In the statement that he issued as he signed the 2014 National Defense Authorization Act (NDAA), President Obama, addressing the Act’s continuing restrictions on the transfer of individuals detained at the military base in Guantanamo Bay, Cuba into the United States, acknowledged that the Act eased the foreign transfer restrictions previously imposed by Congress, but warned that they might nevertheless “violate separation of powers principles,” even though “[s]ection 1035 of “th[e] Act gives the Administration additional flexibility to transfer detainees abroad by easing rigid restrictions.”
It is unclear whether the President is correct that the domestic transfer restrictions in the NDAA might represent an impermissible congressional infringement on the President’s constitutional powers. Although, as the Commander-in-Chief, the President surely has some constitutional protected prerogatives with respect to determinations about where military prisoners should be held or tried, it is unclear how this power relates to congressional authority to “make Rules concerning Captures on Land and Water” and “[t]o make Rules for the Government and Regulation of the land and naval forces . . . .” Perhaps congressional authority under these provisions is broad enough to sustain sections 1034 and 1035. There is, however, an even stronger line of constitutional attack on these provisions.
Of the approximately 150 foreign nationals currently detained at Guantanamo pursuant to the congressional Authorization for the Use of Military Force (AUMF), about half have been cleared for release by the Administration’s Guantanamo Detainee Review Task Force, which the President, by an executive order issued five years ago today, tasked with reviewing the propriety of the continued detention of individuals held at Guantanamo. Under the Task Force’s guidelines for detention at Guantanamo, “a detainee should be considered eligible for continued detention under the AUMF only if (1) the detainee poses a national security threat that cannot be sufficiently mitigated through feasible and appropriate security measures; (2) prosecution of the detainee by the federal government is not feasible in any forum; and (3) continued detention without criminal charges is lawful.” Thus, under the Administration’s own reading of the AUMF, there is no national security necessity for the continued detention of individuals who have been cleared for release, nor is there statutory authority for such continued detention. There is, accordingly, a serious case to be made that continuing to hold these individuals at Guantanamo amounts to an unconstitutional suspension of the privilege of habeas corpus.
The Supreme Court’s landmark 2008 decision in Boumediene v. Bush not only held that foreign nationals detained at Guantanamo Bay have a constitutional right to the privilege of habeas corpus, but specifically added that the Constitution requires that that a court be able to order release as a remedy in a habeas case. And for individuals who have obtained a writ of habeas corpus, there plainly is no legal basis for their continued custody. As Boumediene holds, the Constitution requires release as a remedy in a successful action for habeas corpus. Moreover, the same entitlement to release exists for individuals that the Executive has cleared for release.
A bare majority of the Supreme Court interpreted the AUMF to permit detention of enemy combatants in Hamdi v. Rumsfeld, but only if detention is conditioned on the Executive’s judgment that the detainee represents a threat if released. The plurality reached this conclusion because detention may sometimes be necessary to prevent a detainee from returning to hostilities: “Because detention to prevent a combatant’s return to the battlefield is a fundamental incident of waging war, in permitting the use of “necessary and appropriate force,” Congress has clearly and unmistakably authorized detention in the narrow circumstances considered here.” Justice Thomas, who provided the critical fifth vote in support of the government’s power to detain,went further: “[A]n Executive, acting pursuant to statutory and constitutional authority, may, consistent with the Due Process Clause, unilaterally decide to detain an individual if the Executive deems this necessary for the public safety even if he is mistaken.” On either view, once the executive has cleared an individual for release, there is no basis in the law of war or the powers of the commander-in-chief for continued detention of that individual.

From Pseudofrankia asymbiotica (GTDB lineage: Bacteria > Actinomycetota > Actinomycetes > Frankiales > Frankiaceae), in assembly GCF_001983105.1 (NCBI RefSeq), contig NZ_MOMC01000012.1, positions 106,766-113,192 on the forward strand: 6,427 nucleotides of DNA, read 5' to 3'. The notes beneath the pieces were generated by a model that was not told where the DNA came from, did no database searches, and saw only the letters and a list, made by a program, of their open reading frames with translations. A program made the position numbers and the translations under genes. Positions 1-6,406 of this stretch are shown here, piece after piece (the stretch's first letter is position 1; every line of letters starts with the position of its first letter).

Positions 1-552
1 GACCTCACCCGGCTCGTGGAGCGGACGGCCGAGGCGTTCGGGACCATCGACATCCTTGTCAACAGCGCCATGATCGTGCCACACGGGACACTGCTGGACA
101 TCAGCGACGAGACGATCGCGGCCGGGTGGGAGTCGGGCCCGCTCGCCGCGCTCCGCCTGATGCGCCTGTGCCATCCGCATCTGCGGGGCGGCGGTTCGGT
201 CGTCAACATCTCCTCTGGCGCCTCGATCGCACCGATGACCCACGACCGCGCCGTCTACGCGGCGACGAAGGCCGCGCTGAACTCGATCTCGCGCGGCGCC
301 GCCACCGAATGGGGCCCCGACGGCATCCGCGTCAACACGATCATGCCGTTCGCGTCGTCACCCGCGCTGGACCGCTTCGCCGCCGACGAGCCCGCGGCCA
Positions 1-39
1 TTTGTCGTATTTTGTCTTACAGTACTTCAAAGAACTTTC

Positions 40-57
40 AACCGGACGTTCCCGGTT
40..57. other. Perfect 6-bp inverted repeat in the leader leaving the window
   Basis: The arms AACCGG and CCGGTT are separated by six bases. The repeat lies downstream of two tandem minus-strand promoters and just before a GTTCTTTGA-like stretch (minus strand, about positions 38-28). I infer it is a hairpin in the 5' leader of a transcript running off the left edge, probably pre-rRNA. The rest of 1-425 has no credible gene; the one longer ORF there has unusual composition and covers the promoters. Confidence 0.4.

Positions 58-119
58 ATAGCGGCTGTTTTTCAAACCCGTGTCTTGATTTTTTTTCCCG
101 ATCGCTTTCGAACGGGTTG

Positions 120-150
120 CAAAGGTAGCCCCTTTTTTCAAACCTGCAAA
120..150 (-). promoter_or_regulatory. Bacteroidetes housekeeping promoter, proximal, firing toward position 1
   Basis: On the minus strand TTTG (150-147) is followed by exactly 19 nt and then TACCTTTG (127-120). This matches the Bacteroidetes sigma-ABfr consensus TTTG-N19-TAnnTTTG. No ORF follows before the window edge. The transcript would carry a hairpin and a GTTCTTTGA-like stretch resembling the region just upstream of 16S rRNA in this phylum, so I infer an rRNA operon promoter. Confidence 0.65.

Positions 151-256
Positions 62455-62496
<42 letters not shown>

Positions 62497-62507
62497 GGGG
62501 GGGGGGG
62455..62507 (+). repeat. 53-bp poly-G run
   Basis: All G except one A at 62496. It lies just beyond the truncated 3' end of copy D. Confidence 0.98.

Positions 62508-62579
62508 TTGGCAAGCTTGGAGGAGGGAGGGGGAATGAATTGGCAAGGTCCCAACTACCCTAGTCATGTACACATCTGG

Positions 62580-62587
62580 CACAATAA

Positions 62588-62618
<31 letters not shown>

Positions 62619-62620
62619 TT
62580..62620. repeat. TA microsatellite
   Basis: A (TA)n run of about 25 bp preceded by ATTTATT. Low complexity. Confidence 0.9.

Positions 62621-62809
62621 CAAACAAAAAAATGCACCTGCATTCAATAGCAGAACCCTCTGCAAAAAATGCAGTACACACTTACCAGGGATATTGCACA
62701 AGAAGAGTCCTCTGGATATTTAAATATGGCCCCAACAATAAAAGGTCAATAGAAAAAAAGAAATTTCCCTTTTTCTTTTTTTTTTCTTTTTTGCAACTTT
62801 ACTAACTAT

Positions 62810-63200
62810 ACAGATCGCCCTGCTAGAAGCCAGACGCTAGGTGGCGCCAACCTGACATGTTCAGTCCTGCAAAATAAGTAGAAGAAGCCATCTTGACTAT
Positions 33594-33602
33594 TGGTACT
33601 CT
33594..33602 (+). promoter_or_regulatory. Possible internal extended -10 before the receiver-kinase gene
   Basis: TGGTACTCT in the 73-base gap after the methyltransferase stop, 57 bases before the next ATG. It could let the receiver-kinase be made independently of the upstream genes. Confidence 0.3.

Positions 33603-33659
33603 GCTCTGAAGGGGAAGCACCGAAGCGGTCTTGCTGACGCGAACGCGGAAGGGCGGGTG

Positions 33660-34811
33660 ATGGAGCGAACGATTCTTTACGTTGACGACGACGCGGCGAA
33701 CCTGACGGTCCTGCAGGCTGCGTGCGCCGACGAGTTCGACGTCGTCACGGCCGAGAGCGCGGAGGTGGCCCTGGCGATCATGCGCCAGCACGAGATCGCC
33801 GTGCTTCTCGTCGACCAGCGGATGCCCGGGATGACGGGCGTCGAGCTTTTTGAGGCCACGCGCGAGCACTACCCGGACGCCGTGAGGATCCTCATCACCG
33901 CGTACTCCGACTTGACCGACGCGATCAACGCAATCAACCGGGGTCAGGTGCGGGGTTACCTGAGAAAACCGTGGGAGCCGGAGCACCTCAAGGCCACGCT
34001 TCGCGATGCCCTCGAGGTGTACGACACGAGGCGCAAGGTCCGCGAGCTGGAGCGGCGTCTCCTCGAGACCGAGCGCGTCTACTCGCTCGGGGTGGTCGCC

In light of this, one could well ask why individuals who have been cleared for release remain at Guantanamo. That inquiry leads to the transfer restrictions that Congress has imposed with respect to individuals detained in Guantanamo. The 2014 NDAA, as the President noted in his signing statement, continues previously enacted signing restrictions, although in a somewhat diluted form. Section 1034 prohibits the use of appropriated or available funds to transfer or release Khalid Sheikh Mohammed or any other detainee is or was held on or after January 20, 2009, at Guantanamo Bay within the United States, its territories or possessions. With respect to transfer of detainees to foreign countries, section 1035(a)(1) permits transfer if there has been a determination by a Periodic Review Board that “the individual is no longer a threat to the national security of the United States,” but for all other individuals, including those who have been cleared for release, section 1035(b) permits transfer to a foreign country “only if the Secretary [of Defense] determines” that “actions that have been or are planned to be taken will substantially mitigate the risk of such individual engaging or reengaging in any terrorist or other hostile activity that threatens the United States or United States persons or interests,” and that “the transfer is in the national security interest of the United States.”